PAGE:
Long term, we actually see testing for flu being done at your local drugstore. —CEO Ryan Ashton
SALT LAKE CITY — A Utah-based life sciences company is using technology to improve the way the health care industry diagnoses infections, all with an eye on becoming the state's next great high-tech success story.
Founded in 2005, Great Basin Corp. officially began operations on Nov. 1. The company develops testing to help doctors and hospitals diagnose patient illnesses.
"We view ourselves as an information technology company that happens to use molecular biology to gather the information," CEO Ryan Ashton explained. "Information really is what diagnostics is."
The company has 49 employees, including scientists, engineers and information technology professionals, Ashton said. He commented that the company plans to grow and develop a locally based manufacturing facility and generate $1 billion in revenue in five to seven years.
The market potential is there, and it will happen, Ashton said.
"Some (company) in this space will get to $1 billion within five years," he said. "We intend it to be us."
A graduate of BYU who majored in film, Ashton briefly gave the Southern California film industry a chance before a wife and new baby helped him decide to take an entry-level job at Novell in 1987.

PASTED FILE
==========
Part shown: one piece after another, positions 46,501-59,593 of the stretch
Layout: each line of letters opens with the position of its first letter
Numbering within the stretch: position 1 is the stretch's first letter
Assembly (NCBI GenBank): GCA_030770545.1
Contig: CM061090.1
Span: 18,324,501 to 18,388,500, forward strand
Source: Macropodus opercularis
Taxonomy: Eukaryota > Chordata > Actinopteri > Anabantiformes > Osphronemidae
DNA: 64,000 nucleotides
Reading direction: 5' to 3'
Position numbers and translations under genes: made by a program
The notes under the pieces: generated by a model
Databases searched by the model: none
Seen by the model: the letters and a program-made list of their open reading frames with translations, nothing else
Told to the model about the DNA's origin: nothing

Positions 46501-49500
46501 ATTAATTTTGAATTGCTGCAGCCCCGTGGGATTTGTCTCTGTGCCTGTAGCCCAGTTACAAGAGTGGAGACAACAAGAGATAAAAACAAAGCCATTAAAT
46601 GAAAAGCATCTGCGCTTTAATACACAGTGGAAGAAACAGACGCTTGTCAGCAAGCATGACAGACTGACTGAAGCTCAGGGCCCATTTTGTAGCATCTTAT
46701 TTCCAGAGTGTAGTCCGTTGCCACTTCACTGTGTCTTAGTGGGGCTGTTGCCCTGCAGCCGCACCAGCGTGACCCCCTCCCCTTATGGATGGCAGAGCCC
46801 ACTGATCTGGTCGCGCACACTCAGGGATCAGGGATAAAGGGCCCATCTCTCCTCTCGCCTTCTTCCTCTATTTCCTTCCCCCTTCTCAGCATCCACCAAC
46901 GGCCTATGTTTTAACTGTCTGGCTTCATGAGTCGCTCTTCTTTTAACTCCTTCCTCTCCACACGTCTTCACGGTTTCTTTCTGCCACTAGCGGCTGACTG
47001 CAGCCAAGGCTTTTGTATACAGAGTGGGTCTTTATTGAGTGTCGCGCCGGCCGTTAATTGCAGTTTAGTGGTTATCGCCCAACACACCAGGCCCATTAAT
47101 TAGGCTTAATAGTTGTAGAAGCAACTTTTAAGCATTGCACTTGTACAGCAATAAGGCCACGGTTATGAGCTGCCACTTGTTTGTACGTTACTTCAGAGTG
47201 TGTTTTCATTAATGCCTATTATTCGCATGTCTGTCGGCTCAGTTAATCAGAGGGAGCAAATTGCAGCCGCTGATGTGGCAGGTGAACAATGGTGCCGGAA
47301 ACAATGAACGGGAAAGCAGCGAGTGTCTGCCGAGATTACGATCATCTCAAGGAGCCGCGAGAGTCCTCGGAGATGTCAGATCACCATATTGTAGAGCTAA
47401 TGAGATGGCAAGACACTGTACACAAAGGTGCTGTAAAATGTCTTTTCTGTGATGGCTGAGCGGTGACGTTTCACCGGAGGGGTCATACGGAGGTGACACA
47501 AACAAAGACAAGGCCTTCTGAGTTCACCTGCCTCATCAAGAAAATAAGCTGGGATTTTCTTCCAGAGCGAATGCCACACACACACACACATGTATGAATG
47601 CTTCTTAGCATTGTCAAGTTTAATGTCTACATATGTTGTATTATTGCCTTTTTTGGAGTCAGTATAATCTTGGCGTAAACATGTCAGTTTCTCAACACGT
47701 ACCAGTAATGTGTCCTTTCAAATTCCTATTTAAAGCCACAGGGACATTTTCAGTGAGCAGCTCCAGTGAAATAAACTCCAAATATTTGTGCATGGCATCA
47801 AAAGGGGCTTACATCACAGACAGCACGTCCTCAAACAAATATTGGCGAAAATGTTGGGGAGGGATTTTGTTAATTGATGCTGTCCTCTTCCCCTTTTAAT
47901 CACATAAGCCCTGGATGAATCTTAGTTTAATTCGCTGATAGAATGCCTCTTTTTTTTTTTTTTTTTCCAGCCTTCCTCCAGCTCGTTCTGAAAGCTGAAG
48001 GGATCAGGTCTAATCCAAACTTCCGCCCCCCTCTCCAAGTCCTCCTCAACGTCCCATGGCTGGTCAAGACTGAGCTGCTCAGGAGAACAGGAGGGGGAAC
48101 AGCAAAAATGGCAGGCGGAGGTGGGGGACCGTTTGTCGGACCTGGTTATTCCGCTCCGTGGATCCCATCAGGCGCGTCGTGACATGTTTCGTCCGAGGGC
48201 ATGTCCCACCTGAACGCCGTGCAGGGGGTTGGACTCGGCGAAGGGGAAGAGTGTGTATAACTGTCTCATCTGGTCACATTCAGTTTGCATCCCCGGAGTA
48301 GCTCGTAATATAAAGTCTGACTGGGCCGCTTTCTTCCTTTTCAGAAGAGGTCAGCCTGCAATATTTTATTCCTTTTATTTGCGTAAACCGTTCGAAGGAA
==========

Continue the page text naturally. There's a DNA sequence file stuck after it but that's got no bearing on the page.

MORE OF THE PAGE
He continued in his career in the technology industry and eventually became a marketing executive working for several Utah firms before landing at Great Basin as one of the founding principals.
Ashton said the company's vision is to make molecular diagnostic testing so simple and cost-effective that every patient will be tested for every serious infection, reducing misdiagnoses and significantly limiting the spread of infectious disease.
The company recently secured approval from the U.S. Food and Drug Administration for its first molecular diagnostic test for Clostridium difficile — or C. diff — a bacterium that can cause symptoms ranging from diarrhea to life-threatening inflammation of the colon.
Great Basin's new test allows providers to not only diagnose C. diff infections, but also to determine a clear treatment path much sooner, which would likely lead to improved patient outcomes, shorter hospital stays and significant cost savings.
Ashton described Great Basin as a local company that has developed a simple yet powerful technology that allows health care professionals to provide highly accurate, multiple-pathogen diagnoses of infectious diseases in about 90 minutes. Previously, such results took days to obtain, he said.
The results are 97 percent accurate, Ashton added.
The next technology the company is hoping to bring to the market is a test to detect staph infections. That test is scheduled to begin FDA trials in February and could be on the market by October, he said.
"Long term, we actually see testing for flu being done at your local drugstore," Ashton said. "It's going to be a really exciting moment when flu season can be better managed."
That day is still a few years away, Ashton said, but it could be within the next seven years.
He said the major goal of the company is to develop testing methods that are effective, cost-efficient and simple to process.
"We want to get better information to physicians faster … so they can treat the patient better faster," he said. "That's really what we're all about."